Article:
The evolution of this concept led to the emergence of Supply Chain Management (SCM), integrating all the processes involved in Logistics with others necessary for the full management of this sector (NEOWAY, 2021).

SCM has become a fundamental strategy for improvements in the operational systems of organizations, allowing the generation of competitive advantage through cost reduction in the production phases, innovations in processes and delivery to the final consumer with higher quality (NEOWAY, 2021) .

However, there are risks related to this Management, which are subdivided into: operational risks, threats to investments in inventory and supply chain costs (YOSHIDA, 2020).

According to Neoway (2021), among the types of supply chains are:

  1. Totally flexible: focuses on fast delivery, as is the case with e-commerce customers. It is used by high-demand market areas, facing consumers with greater purchasing power;
  2. Agile: focused on quick responses to unpredictable demands, for example, industrial inputs. It is used in non-loyal consumer markets that require fast delivery but offer high rejection at high prices;
  3. Lean: its focus is on efficiency, economy of scale and low cost of production and delivery, represented for example by office supply suppliers. Used in B2B type businesses, it usually has customers looking for good prices, with fast and quality service;
  4. Continuous replenishment: With a focus on developing consumer loyalty for reliable products and services, one can mention bar beverage suppliers as an example. Used for markets whose demands are predictable, and customers loyal to their suppliers.

The differences between one concept and another consist in the fact that Logistics is a specific approach that involves the steps between storage and transport, while Supply Chain Management involves all the management between companies, to highlight: suppliers , distributors, warehouses, consumers, etc. (FUNDACE, 2019).

In turn, there is the Risk Management Supply Chain (SCRM). According to Lima Jr. et al. (2021, p.279), consists of the “intersection of knowledge between Risk Management and Supply Chain Management”. These are risks inherent to geographic issues, which impact supply chains, which are linked to the social contexts and demands of different countries in their supplier/buyer relationships.

Lima Jr. et al. (2021) teach that such risks refer to the nature of the risk or the effectiveness of the strategies of different companies, countries, etc., insofar as they may or may not compromise business and the viability of commercial projects. These authors describe five risk factors, to be highlighted:

  1. Transport risks: possible problems during the transport of goods, related to delays or damage to the products;
  2. Information and forecasting risk: possible errors in information and demand forecast, such as errors related to order documentation; order entry and information system errors; urgent requests for orders and changes by customers and proper stock maintenance;
  3. Supplier risk: possible sudden bankruptcy of a supplier; shortages and defects caused by the supplier’s inadequate production; deficiencies in responding to urgent requests;
  4. Environmental risk: consist of possible operational changes to the SCM; price fluctuations related to rising raw material prices and inflation; unmet supply and demand due to insufficient raw materials; changes in regulations, laws and related policies; technological changes;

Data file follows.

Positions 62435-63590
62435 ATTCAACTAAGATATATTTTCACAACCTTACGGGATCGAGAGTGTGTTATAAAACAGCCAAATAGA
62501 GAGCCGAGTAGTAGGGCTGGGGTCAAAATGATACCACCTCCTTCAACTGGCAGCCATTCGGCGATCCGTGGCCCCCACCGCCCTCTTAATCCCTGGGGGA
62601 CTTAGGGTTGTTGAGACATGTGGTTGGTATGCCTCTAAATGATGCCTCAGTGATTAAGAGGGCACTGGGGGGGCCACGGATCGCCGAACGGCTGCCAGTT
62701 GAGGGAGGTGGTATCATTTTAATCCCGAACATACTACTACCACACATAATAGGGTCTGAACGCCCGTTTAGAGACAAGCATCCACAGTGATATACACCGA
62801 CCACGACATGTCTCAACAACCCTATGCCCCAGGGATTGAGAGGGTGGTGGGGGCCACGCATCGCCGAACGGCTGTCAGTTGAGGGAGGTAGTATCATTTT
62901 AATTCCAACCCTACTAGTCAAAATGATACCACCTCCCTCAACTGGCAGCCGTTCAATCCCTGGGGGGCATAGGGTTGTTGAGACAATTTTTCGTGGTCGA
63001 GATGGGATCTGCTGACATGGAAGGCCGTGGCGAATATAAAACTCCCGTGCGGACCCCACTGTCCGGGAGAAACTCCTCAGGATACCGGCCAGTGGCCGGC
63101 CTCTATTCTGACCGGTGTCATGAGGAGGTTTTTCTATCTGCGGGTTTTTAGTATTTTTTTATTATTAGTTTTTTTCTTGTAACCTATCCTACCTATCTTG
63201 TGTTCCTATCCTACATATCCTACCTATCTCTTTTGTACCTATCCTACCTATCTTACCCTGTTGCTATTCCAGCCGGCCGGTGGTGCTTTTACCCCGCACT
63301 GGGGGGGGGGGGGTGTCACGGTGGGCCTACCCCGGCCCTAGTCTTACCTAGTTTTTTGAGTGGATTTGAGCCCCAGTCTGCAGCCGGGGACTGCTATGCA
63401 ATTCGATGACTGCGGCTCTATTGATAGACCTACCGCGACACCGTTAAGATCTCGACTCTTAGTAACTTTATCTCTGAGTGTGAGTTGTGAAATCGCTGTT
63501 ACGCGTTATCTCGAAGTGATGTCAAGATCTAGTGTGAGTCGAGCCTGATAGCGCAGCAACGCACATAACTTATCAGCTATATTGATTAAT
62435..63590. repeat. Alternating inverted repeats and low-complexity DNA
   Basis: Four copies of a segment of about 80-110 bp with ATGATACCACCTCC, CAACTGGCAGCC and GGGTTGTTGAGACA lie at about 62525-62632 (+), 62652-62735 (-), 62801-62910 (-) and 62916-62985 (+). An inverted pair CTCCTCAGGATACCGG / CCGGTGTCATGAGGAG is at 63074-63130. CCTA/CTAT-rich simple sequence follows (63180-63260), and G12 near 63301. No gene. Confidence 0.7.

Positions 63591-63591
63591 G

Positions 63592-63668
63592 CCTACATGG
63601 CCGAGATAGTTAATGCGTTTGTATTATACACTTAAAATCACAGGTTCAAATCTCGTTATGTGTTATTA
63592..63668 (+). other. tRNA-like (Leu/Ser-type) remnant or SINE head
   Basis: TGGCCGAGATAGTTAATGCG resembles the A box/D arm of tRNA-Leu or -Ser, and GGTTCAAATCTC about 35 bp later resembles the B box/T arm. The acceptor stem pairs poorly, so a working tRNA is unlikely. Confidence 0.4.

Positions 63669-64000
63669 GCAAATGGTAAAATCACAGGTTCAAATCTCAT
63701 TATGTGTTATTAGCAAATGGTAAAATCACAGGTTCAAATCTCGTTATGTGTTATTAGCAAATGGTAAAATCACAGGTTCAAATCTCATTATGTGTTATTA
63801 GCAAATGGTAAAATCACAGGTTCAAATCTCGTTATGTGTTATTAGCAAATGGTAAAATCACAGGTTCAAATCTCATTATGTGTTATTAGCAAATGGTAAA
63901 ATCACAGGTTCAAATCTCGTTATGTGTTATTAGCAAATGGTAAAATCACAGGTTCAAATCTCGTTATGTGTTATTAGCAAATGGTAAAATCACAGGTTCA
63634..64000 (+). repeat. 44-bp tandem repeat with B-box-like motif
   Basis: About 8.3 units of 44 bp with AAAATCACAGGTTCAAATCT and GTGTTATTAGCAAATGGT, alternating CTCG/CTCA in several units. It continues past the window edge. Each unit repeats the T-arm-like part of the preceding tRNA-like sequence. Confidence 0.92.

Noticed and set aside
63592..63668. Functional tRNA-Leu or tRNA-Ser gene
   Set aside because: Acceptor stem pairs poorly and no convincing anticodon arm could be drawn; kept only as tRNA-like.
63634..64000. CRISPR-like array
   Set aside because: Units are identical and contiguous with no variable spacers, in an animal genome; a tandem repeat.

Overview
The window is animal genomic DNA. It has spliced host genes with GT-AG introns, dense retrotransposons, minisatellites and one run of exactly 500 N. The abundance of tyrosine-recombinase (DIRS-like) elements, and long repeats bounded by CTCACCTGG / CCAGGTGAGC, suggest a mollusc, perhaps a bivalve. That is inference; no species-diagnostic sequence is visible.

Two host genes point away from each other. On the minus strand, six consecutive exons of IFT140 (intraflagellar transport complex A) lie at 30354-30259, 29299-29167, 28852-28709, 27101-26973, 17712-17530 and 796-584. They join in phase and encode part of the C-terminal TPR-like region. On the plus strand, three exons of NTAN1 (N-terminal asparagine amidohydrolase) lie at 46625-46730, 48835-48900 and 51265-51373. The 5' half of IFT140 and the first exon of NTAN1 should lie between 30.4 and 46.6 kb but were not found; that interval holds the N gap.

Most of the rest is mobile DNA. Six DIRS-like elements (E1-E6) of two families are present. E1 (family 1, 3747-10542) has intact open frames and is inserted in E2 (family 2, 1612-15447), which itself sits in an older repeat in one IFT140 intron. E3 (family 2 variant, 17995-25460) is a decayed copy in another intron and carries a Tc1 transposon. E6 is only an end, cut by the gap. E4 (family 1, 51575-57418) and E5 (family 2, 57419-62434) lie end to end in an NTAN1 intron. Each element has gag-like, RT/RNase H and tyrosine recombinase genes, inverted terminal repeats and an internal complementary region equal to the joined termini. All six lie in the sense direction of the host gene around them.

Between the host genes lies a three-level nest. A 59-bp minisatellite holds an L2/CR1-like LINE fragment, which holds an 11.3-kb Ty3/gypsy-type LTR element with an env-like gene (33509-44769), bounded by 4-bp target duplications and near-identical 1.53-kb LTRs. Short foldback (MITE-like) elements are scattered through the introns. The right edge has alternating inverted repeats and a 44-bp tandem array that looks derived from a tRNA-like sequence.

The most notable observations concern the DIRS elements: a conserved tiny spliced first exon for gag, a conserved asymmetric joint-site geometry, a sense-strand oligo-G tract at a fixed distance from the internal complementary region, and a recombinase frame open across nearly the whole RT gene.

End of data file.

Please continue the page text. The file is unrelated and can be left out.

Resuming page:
5. Destructive risk: relating to sudden and unexpected natural disasters and accidents, such as epidemics, fires, traffic accidents, strikes and closures of ports and airports.

To the five risks described, Gerdeman (2022) adds a sixth risk, related to the numerous resignation requests of North American workers, which occurred for different reasons in the post-pandemic period.

MULTILATERALISM AND THE GLOBAL SUPPLY CHAIN

Multilateralism is the term that means the conception of structures that tend to work in a universal way among the parts that integrate it. It is similar to the purpose of bodies such as the International Monetary Fund (IMF), the United Nations (UN), the International Labor Organization (ILO), among others, each of them subject “to a certain system of coordination of relations between different states, to meet certain objectives” (FONSECA JR, 2019).

Fernandes and Simão (2020 p. 18-19) explain that multilateralism as a “structuring principle in international relations”, was born in the 20th century and can be defined as “the practice of coordinating national policies between three or more States, through ad hoc or institutions”.

In turn, regionalism and its multiple forms are based on the basis of coordination processes between different states, with the exception of the European Union (EU). It is also similar to various institutions, including the Organization of American States (OAS), Association of Southeast Asian Nations (ASEAN), North Atlantic Treaty Organization (NATO), or the Atlantic Alliance, etc. (FONSECA JR, 2019).

It is also worth mentioning the concept of multipolarity, defined by Fernandes and Simão (2020) as the distribution of power factors in the different poles, a power that is usually concentrated in countries considered by the international system as world powers. Multipolarity differs from multilateralism, which is the arrangement between countries interested in agreements with each other, because it is related to issues related to the distribution of power.

Multilateralism arises from the need of different nations and their demands for agreements on the supply of inputs, products, commodities, etc. These are agreements that can be made according to regional, bilateral and even plurilateral preferences, and their signatories must remain faithful to the principles of free trade (TIRONI, 1990).